Here we are on the precipice of Christmas and a new year, 2021. The year 2020 was indeed a challenge with COVID and the uncertainty that went along with it. From a private disability perspective, many of the internal COVID procedure changes had already been taking place, such as the outsourcing of the claims process and hiring remote employees to manage claims.
Early in 2019 – 2020 most insurers opted for cheaper services and less fixed cost overhead to implement claims process procedures. Companies such as Unum Group did away with entire departments with frequent employee terminations and firings to the point that it would be hard to say any insurer really maintains a “campus” anymore. Decentralization was a 2020 priority, and now most private disability companies are “spread out” geographically with minimal central leadership.
As COVID became a national “pandemic”, and physicians began to make use of Telehealth and other IT medical consultations, it became the norm for physicians to “see” patients telephonically. The costs of Telehealth medical consultations were supported by Medicare and health insurers ultimately opening up care to patients with minimal contact involvement.
As a result of the changing tide of claims management, I wrote several articles for Lindanee’s Blog describing the “new normal” for working with insurers through heavily insurance guarded proof of claim provisions. I described “the new normal” as a phenomena created and utilized by insurers. In retrospect, I was wrong and never could have anticipated COVID, or other changes made in the claims process to keep our people safe.
Currently, I am of the opinion that with respect to managing private disability claims, insureds should make their own “new normal” claims process, replacing anxiety and fear with personal empowerment and “action” in order to continue to receive benefits.
In 2021, I predict, as COVID winds down (hopefully), that insurers will once again tighten their claims requirements in order to recoup financial losses taken in 2020. However, I do not expect the claims process to ever go back to what it was as a micromanaged, centralized process since insurers have already “dug in” to decreased employee and fixed cost reductions.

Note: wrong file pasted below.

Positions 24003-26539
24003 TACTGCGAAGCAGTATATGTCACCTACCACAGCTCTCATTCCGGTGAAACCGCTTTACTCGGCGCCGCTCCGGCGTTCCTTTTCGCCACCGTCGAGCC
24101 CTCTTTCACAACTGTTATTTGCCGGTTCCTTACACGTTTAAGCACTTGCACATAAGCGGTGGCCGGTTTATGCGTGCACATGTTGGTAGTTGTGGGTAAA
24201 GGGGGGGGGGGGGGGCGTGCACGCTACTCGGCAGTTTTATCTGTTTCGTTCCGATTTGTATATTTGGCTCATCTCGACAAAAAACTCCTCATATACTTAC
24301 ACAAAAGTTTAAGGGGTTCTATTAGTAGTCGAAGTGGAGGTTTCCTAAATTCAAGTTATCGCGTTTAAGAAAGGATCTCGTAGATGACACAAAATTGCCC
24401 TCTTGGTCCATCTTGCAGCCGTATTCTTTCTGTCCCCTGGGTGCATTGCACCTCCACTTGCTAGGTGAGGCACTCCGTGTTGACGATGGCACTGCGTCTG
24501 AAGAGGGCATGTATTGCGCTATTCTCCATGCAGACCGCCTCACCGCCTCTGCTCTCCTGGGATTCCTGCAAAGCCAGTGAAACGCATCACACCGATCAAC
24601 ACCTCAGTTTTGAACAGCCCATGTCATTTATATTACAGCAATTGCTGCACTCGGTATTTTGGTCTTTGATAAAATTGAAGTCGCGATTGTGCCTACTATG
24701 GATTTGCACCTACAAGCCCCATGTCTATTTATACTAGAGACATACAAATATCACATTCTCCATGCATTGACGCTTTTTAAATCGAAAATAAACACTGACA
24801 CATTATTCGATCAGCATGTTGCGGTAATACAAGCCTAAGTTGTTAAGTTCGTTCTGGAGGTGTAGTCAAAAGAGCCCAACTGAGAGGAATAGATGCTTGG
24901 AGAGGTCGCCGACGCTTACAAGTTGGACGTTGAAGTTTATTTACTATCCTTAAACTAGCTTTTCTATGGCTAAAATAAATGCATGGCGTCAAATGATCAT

Failing to return to “campus oriented” claims processes, companies will become more and more inefficient – can’t find paperwork, late decisions, requests for information over and over again, misinformation, etc. Therefore, insureds are recommended to seek information and be willing to endure more frequent inefficiency and negligence.</p.
I also project that physicians will continue to utilize Telehealth as long as Medicare and health insurance covers it. However, I also note that more and more physicians are rejecting patients because they do not want to be bothered by endless paperwork. During 2020 I also heard from physicians themselves they are fearful of lawsuits and spending a great deal of time with disability forms. One physician shared with me, “It’s actually cheaper for me not to accept private disability patients given the excess amount of time I have to spend on reporting versus fees I charge for office visits.”
It is likely in 2020 insurers will increase referrals for IMEs and surveillance, which now includes Internet snooping on social media. Since the courts have upheld the right of insurers to use information obtained from social media, all bets to privacy are off and whatever goes on the web will be used by insurers to discredit claims.
Therefore, 2021 may well turn out to be a hard year for insureds, but it will be less so IF insureds make it their business to read their Plans and policies and be willing to put with the, uh…..bull chit. Sorry!
Merry Christmas to all. It is my hope that all of our people stay well and safe. 2021 can be very promising for insureds if they stay on top of what’s going on with their claims.